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A fine quality mahogany eight day longcase clock by Thomas Reid of Edinburgh c.1790

  • Maker: Thomas Reid (1746- 1831) was one of the most innovative and widely read horologists of the late 18th century. He is best known today for the excellent craftsmanship of his surviving clocks and the thoroughness of his 1825 "Treatise on Clock and Watch Making, Theoretical and Practical", which ran to six editions.
  • Date: 1790
  • Height: 203cm
  • Width: 46cm
  • Depth: 21cm
  • Price: 3900

 

Case

The mahogany case of typical Edinburgh design, with shaped top trunk door. The base with a moulded panel effect and shaped bracket feet. The hood with locking glazed cast brass bezel, with the original brass hinges to the trunk door and hood bezel.

Dial

The circular silvered and engraved brass dial with bold Roman numerals and an outer minute circle. Subsidiary date and seconds zone to the dial centre, signed to the centre Thos Reid, Edinburgh.

Movement

The finely made movement is of eight day duration, the plates united by four knopped pillars, anchor escapement and striking the hours on a single bell.

The movement is fully restored by our horologist who works exclusively for us.
Our horologist is a Fellow of the British Horological Institute (FBHI), having 35 years of full time professional engagement in the repair & restoration of clocks, watches, music boxes & barometers. He was the recipient of the 1977 Worshipful Company of Clockmakers Bronze Medal.

Weights and pendulum


The original lead weights with spoked decorative pulleys. The heavy original brass faced pendulum, with steel strap and knurled rating nut

Hands


Fine quality original blued steel hands of elegant design.

Thomas Reid (1746- 1831) was one of the most innovative and widely read horologists of the late 18th century. He is best known today for the excellent craftsmanship of his surviving clocks and the thoroughness of his 1825 "Treatise on Clock and Watch Making, Theoretical and Practical", which ran to six editions.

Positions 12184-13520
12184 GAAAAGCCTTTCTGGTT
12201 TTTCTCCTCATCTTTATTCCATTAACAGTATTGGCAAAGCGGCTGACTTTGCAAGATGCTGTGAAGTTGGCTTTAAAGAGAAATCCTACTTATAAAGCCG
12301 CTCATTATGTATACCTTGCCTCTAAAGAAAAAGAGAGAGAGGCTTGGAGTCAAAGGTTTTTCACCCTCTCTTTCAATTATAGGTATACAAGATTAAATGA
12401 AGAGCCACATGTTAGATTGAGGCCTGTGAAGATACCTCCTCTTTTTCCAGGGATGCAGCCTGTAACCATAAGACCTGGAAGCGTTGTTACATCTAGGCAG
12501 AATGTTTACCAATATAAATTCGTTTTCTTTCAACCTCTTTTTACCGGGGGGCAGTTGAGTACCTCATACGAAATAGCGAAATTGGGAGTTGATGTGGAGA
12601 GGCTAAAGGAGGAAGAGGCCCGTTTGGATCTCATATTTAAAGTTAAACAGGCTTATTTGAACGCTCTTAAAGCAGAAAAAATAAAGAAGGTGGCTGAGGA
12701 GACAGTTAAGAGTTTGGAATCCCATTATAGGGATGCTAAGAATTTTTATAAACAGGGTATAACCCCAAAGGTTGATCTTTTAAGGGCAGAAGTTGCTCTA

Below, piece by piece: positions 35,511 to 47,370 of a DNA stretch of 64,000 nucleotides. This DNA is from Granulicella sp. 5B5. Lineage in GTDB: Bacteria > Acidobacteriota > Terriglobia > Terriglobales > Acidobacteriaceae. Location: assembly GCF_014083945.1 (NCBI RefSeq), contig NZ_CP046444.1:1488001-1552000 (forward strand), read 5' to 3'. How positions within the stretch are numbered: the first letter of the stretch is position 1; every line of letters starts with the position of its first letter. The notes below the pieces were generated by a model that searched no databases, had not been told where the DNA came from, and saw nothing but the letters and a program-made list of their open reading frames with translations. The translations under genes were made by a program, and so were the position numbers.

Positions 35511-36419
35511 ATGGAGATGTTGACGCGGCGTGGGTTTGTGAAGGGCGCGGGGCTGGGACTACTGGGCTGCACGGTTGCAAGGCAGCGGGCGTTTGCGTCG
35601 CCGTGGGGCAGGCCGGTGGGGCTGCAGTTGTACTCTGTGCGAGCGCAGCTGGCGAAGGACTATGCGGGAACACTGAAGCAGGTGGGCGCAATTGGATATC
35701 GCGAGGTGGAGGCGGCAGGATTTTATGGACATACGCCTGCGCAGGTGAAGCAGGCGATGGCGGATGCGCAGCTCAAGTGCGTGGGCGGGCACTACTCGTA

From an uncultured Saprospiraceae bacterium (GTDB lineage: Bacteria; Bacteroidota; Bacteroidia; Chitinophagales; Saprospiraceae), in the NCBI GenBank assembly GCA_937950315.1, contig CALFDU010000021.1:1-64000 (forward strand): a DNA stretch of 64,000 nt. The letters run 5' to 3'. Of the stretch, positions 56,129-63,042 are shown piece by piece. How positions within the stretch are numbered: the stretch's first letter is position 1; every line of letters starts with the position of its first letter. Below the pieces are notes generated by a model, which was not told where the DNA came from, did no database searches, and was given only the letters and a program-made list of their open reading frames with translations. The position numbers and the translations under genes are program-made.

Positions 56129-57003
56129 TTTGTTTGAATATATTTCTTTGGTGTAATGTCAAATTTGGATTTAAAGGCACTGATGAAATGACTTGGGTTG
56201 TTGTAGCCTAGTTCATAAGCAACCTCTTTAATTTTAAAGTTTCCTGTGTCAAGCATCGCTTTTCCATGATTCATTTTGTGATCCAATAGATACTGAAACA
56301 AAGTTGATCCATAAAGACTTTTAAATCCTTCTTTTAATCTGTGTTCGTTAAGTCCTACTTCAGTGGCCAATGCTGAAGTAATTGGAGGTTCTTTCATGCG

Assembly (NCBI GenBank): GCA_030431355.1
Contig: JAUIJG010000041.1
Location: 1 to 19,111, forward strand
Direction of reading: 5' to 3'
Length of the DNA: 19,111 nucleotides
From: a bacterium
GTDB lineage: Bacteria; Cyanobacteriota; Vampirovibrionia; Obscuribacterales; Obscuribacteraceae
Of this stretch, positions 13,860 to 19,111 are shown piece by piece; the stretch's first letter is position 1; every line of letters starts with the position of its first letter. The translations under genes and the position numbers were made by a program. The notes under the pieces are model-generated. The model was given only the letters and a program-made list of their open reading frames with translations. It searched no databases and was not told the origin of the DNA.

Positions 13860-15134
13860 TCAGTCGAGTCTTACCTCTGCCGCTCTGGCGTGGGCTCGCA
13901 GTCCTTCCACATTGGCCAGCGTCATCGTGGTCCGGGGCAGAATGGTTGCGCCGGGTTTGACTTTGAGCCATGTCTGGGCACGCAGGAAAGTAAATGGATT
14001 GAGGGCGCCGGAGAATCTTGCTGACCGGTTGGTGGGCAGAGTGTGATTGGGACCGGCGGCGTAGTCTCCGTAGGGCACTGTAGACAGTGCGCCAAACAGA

He was apprenticed to his cousin, another great horologist, James Cowan in 1762 and when Cowan died in 1781, Reid returned from London to take over a thriving business. The Edinburgh Evening Courant of 28th November 1781 carries an advertisement for the confident 35 year old in which he states that he "...has for eleven years resided in London, where, after having received the instructions of the first masters of that profession, did carry on business and was employed in the execution of the first rate work there, he makes no doubt of giving entire satisfaction to his employers."

He was made an Honorary Freeman of the Clockmakers Company.

Reid undertook various public commissions including the new clocks at St. Andrews Parish Church, Edinburgh, and at St Giles Kirk. Precision timekeeping was a particular love for him and fine astronomical regulators by him are known at the Royal Observatory , Calton Hill, Edinburgh and at Kinfauns Castle (for the Right Honourable Lord Gray)

In 1806 he took his stepson, William Auld into partnership and on their retirement in 1823 they issued another advertisement in the Evening Courant: " Reid & Auld...particularly recommend their stock consisting of...some most excellent ..Spring Clocks (some of which are fitted up in a superior manner)...indeed the whole are such that, in all probablility, their like will not be met with soon again."


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Movement 1

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Dial

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Movement 2

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Dial 2

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Showroom

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Weights & Pendulum

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